• Monday, December 30, 2019 1:58 PM | Jerry Gipper (Administrator)
    Induction: December 2019

    Rex was a key contributor to VITA standards, particularly in the area of cooling technologies where he could apply his mechanical engineering skills. While his contributions to VITA were critical to several standards, his real claim to fame was in track and field where Rex was a huge presence in the masters' track and field scene both in the U.S. and internationally.

    Rex attended Dexfield High School, where he helped his track and field team win two state championships under the legendary coach Dean Roe. He then earned a Bachelors of Science in Mechanical Engineering at Iowa State University, where he attended on an athletic track and field scholarship. During which he participated in four U.S. NCAA Division I Championships.  Rex was a Vietnam War Veteran, who served as a Captain in the United States Airforce. As a member of the US Military track and field team he represented the United States at many international competitions, as well as the 1972 & 1976 US Olympic Trials in the Decathlon.  He went on to earn a Master of Science Degree in Systems Management at the University of Southern California.  During his many years as an engineer, he designed and holds several patents for nozzles.  He ended his career as a Research Development Engineer at Parker Corporation in Cleveland, Ohio.

    Rex continued his track career as a masters competitor, during which he won 13 straight national decathlon championships, as well as several world championships in the decathlon, pole vault, and as a member of several relay teams.  He was inducted into the USATF Masters Hall of Fame in 2000. Rex was an integral part of developing age-graded tables for scoring masters track and field athletic performances.  He was elected to two terms as Vice President Stadia of World Masters Athletics (WMA).  He currently was serving as the President of USATF Masters Track & Field.

    With great sadness, we announce that Rex passed away on Sunday, December 22, 2019 in Prescott, Arizona, where he lived. The cause was a massive heart attack. Obituary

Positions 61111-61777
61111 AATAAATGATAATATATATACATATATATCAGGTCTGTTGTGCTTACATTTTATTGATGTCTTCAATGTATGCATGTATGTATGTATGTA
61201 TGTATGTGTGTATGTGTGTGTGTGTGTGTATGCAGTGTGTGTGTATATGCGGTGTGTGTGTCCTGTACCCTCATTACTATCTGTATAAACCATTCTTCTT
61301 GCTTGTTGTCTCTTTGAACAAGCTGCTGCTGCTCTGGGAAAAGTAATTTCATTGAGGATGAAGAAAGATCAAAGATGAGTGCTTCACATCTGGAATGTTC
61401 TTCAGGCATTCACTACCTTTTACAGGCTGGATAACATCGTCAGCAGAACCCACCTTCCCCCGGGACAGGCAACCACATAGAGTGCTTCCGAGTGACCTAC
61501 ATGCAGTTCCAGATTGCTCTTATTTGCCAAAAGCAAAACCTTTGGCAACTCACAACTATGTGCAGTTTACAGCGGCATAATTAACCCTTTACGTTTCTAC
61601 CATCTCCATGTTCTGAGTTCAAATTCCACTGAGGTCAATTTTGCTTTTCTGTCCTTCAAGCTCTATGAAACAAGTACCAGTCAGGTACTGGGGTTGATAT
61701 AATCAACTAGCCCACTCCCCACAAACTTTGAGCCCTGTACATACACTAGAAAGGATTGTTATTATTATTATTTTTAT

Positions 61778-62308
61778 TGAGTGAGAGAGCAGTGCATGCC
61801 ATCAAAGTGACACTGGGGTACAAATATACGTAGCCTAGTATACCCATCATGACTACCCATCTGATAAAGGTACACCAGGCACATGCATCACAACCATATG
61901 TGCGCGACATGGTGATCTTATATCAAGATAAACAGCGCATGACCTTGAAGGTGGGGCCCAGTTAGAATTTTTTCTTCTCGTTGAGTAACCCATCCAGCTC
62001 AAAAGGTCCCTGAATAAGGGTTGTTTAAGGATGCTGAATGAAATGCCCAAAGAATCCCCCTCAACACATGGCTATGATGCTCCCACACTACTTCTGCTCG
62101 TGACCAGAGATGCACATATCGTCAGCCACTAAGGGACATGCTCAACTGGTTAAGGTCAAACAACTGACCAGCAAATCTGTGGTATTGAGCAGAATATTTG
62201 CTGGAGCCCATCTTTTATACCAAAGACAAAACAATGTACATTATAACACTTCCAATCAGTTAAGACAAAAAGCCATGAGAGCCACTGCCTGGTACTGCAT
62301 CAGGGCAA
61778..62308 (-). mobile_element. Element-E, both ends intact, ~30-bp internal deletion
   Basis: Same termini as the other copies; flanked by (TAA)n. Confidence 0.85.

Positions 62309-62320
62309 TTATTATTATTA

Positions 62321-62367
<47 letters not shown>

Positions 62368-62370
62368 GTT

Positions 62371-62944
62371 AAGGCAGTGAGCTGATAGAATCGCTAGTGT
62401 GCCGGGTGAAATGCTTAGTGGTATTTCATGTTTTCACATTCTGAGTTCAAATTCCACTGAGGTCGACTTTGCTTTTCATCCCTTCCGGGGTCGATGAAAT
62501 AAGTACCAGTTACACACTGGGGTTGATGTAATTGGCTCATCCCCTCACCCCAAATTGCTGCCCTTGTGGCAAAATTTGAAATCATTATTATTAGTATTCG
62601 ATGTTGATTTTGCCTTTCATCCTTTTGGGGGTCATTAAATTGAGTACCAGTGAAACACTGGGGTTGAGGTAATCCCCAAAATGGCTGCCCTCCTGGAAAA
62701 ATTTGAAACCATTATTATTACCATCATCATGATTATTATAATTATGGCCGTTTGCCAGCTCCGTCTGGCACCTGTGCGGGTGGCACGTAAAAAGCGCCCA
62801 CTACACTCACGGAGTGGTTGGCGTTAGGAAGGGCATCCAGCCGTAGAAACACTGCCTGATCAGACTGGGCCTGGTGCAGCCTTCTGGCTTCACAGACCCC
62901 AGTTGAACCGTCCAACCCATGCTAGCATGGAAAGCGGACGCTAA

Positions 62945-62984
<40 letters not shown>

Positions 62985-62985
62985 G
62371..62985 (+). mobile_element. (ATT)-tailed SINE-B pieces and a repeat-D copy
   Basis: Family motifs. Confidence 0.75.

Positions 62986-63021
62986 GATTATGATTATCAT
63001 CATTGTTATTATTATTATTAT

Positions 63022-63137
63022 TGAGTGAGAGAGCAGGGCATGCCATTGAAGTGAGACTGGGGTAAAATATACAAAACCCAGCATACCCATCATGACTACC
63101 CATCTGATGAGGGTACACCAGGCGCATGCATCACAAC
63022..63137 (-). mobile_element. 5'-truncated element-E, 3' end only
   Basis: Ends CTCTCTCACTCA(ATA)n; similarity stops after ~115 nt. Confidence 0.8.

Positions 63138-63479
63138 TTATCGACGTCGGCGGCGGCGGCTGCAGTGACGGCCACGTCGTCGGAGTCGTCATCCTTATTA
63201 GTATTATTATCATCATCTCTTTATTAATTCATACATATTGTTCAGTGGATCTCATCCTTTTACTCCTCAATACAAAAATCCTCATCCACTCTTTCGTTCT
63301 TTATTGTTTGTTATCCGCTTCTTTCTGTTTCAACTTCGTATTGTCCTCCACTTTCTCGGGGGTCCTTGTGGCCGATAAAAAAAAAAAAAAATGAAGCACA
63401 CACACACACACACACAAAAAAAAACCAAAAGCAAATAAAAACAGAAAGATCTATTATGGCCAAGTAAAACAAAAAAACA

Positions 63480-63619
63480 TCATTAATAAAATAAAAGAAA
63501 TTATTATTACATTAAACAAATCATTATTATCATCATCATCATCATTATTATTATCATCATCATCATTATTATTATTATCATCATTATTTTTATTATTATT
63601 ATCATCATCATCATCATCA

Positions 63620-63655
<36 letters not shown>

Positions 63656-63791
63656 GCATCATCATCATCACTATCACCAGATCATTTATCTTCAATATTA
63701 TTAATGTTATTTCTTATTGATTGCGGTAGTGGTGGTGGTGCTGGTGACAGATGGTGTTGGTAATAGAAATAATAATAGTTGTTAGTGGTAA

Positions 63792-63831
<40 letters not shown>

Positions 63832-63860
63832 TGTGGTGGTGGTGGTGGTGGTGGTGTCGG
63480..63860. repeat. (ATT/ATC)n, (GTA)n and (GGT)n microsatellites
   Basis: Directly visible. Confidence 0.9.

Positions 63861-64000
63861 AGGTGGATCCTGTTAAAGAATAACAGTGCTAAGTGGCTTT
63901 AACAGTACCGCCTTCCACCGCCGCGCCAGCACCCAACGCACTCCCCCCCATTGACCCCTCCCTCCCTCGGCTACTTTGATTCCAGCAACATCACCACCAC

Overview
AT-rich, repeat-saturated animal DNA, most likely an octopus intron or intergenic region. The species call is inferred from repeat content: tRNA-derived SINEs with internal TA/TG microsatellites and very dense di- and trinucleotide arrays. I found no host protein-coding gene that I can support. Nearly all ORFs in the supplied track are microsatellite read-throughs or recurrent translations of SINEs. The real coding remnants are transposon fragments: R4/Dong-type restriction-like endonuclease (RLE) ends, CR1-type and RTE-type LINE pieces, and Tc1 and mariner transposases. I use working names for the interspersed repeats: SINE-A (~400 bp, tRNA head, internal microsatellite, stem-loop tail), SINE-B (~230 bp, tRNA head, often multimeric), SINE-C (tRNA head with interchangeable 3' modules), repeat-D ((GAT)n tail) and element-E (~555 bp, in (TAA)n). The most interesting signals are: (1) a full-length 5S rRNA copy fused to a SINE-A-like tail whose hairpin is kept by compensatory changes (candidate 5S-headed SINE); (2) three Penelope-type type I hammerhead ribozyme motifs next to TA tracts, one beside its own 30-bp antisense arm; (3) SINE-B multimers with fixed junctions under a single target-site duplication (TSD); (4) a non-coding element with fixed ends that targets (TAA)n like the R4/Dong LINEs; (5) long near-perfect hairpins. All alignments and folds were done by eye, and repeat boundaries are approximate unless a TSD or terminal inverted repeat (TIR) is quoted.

• Monday, April 16, 2018 9:30 AM | Jerry Gipper (Administrator)
    Induction: April 2018

    While a young engineer at Bell Labs, in the early 1980s, Banton cut his teeth on VMEbus where he took part in an effort that mapped the VMEbus specification to an AT&T proprietary line-card format for a switching system they were developing in research. He later landed at Mercury Systems for a decade, starting there in 1996.

    At Mercury Systems, he took part in many of the standards activities that were key to the future generations of Mercury System products. Some of the concepts, which set the foundation for VITA-48 VPX REDI, were innovations borne out of the Mercury Systems PowerStream 7000 development. Seven patents were issued to Banton, and members of the development team, for those innovations.

    He vividly recalls making the proposal for what became VITA-48 VPX REDI. It was in the upper-room of a Scottsdale meeting location; he had mostly lost his voice overnight and struggled to do the presentation. He felt like he had done a lousy job, and wow! – He closed to a robust round of applause from the excited attendees.

    The VITA 48 working group was formed at the January 2004 VSO meeting. The purpose of the group was to develop an enhanced thermal management standard suitable for the new ruggedized VPX initiative. A standard, which would harmonize the various cooling methods: Air, conduction, spray, and liquid flow-through. The title of the original draft was “Mechanical Specifications for Microcomputers Using Enhanced Ruggedized Design Implementation (ERDI).” With the magic of marketing insight from Rich Jaenicke, “ERDI” was rearranged to the market-friendly “REDI” (Rugged Enhanced Design Implementation)!

    Banton took part in the development of many VITA standards (VITA 5.1, VITA 17, VITA 41, VITA 46, VITA 47, and VITA 50, to name a few) as a key contributor by supporting, chairing, and working the details directly or feeding back into others at Mercury Systems.

    Key contributions:
    • VITA 48 VPX REDI – working group chair for more than two years
    • VITA 42, Rapid IO mapping – working group chair until publication
    • 26 patents spanning his career – the first was one from Bell Labs, the research switching system which used VMEbus
    • A motivating force behind the Mercury Systems and VITA patent license agreement for U.S. Patent No. 6,759,588
  • Monday, April 16, 2018 9:00 AM | Jerry Gipper (Administrator)
    Induction: April 2018

    John Wemekamp spent over thirty-two years in the embedded computing industry. He was a leader in influencing and advocating key VITA standards.

    After graduating with an Electrical Engineering degree from Queens University in Kingston, Ontario, Wemekamp started his engineering career with Bell-Northern Research, leading a development team in telecommunication products.

    Wemekamp spearheaded the VMEbus board level product hardware design effort at Dy 4 Systems in Ottawa, during the early 1980s where he led the design and development of their first generation of VMEbus products. During this time, he played an influential role at VITA standards meetings and during the IEEE 1014, and later ANSI, standardization process that followed the enthusiastic market adoption of VMEbus.